Today, I just want to talk about a couple of my favorite ones from the chapter. Proverbs 3:3 “Let love and faithfulness never leave you; bind them around your neck, write them on the tablet of your heart.” I love this because part of the Christian faith is that we are called to Love. “Love the LORD your God with all your heart, all your soul, and all your mind, and love your neighbor as yourself.” This is our calling as Christians! Let love and faithfulness never leave you. That is just beautiful and very important to remember, especially when we live in a world that is full of injustice and turmoil.

Another that I think is very important for each of us to remember is this; verses 25-26, “Have no fear of sudden disaster or of the ruin that overtakes the wicked, for the Lord will be at your side and will keep your foot from being snared.”  God is telling us not to fear, especially natural disasters or anything else that is truly outside of our control, because God will be with us, and take care of us. We may find hardship and difficulty, but God will protect us, and take care of us. This also may not be in the ways that we expect or desire, but it will be in the ways that God sees fit, or that is in God’s will.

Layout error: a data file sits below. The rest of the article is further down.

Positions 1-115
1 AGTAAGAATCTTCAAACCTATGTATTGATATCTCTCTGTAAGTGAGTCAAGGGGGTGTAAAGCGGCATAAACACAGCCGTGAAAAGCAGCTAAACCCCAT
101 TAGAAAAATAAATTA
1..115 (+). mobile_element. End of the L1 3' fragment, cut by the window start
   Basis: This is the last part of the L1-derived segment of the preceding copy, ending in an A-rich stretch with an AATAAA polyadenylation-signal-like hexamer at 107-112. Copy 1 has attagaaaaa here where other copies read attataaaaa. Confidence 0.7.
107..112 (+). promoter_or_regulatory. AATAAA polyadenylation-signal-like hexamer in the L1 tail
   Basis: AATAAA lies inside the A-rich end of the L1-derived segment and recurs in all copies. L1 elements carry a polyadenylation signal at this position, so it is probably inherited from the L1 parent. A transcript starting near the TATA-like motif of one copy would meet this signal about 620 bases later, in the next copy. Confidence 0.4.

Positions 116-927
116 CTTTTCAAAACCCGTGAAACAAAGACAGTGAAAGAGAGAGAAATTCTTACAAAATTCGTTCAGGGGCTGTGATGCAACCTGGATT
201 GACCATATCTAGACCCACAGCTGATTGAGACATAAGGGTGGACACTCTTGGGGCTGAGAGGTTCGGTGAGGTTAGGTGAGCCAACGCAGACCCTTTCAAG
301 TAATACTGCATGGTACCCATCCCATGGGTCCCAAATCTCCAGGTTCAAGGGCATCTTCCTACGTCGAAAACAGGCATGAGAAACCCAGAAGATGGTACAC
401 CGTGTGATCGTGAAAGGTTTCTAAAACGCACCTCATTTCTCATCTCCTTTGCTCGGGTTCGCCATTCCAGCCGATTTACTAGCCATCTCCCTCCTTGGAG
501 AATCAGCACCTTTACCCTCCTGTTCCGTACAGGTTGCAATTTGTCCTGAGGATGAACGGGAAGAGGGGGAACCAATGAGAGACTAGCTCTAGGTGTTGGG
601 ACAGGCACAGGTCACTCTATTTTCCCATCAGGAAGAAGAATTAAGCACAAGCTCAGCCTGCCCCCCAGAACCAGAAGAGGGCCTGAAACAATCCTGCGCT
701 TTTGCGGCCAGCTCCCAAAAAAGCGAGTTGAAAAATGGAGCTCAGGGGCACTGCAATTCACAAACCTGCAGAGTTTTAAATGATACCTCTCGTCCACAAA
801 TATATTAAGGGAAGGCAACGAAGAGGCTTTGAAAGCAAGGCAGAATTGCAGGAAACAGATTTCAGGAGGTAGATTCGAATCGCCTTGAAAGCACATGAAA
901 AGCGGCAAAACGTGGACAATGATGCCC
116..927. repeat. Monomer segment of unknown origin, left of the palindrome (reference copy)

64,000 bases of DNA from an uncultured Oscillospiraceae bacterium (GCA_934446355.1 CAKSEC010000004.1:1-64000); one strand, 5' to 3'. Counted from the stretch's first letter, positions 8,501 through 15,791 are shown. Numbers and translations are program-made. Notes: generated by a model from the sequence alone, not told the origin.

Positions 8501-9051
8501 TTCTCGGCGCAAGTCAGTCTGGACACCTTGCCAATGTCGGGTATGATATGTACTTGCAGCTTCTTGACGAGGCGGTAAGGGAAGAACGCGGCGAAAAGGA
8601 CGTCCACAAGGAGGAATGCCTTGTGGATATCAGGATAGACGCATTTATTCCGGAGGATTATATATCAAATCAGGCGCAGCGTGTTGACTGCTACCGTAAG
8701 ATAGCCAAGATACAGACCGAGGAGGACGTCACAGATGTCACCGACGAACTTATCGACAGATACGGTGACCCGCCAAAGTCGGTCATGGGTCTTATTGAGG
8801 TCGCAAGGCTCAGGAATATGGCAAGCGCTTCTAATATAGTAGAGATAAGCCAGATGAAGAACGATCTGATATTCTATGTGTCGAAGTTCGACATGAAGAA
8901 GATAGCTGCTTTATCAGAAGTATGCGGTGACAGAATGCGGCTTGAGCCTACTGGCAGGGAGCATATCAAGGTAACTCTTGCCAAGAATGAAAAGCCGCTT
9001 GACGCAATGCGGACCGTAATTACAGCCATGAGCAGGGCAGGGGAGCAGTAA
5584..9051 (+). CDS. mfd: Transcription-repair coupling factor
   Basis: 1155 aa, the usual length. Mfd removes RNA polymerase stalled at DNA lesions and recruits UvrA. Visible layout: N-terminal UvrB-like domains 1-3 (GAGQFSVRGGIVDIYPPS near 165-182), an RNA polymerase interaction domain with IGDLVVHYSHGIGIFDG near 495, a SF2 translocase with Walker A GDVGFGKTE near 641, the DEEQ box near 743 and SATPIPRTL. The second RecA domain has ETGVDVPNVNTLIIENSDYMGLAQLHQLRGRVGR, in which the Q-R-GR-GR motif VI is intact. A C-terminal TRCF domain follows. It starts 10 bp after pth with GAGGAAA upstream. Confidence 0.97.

Finally, verse 30,” Do not accuse anyone for no reason- when they have done you no harm.” This is something I need to work on too. I have three younger sisters, and sometimes I will automatically blame one of them if something of mine “goes missing”. Sometimes they really did use or take whatever it was, but sometimes, I just misplace them. Here’s the thing, when I accuse them of something they didn’t do, it hurts their feelings and it makes them more upset with me, and defensive. We need to be more careful with the words that we say, and the tones in which we say them because our words can cause a lot of harm.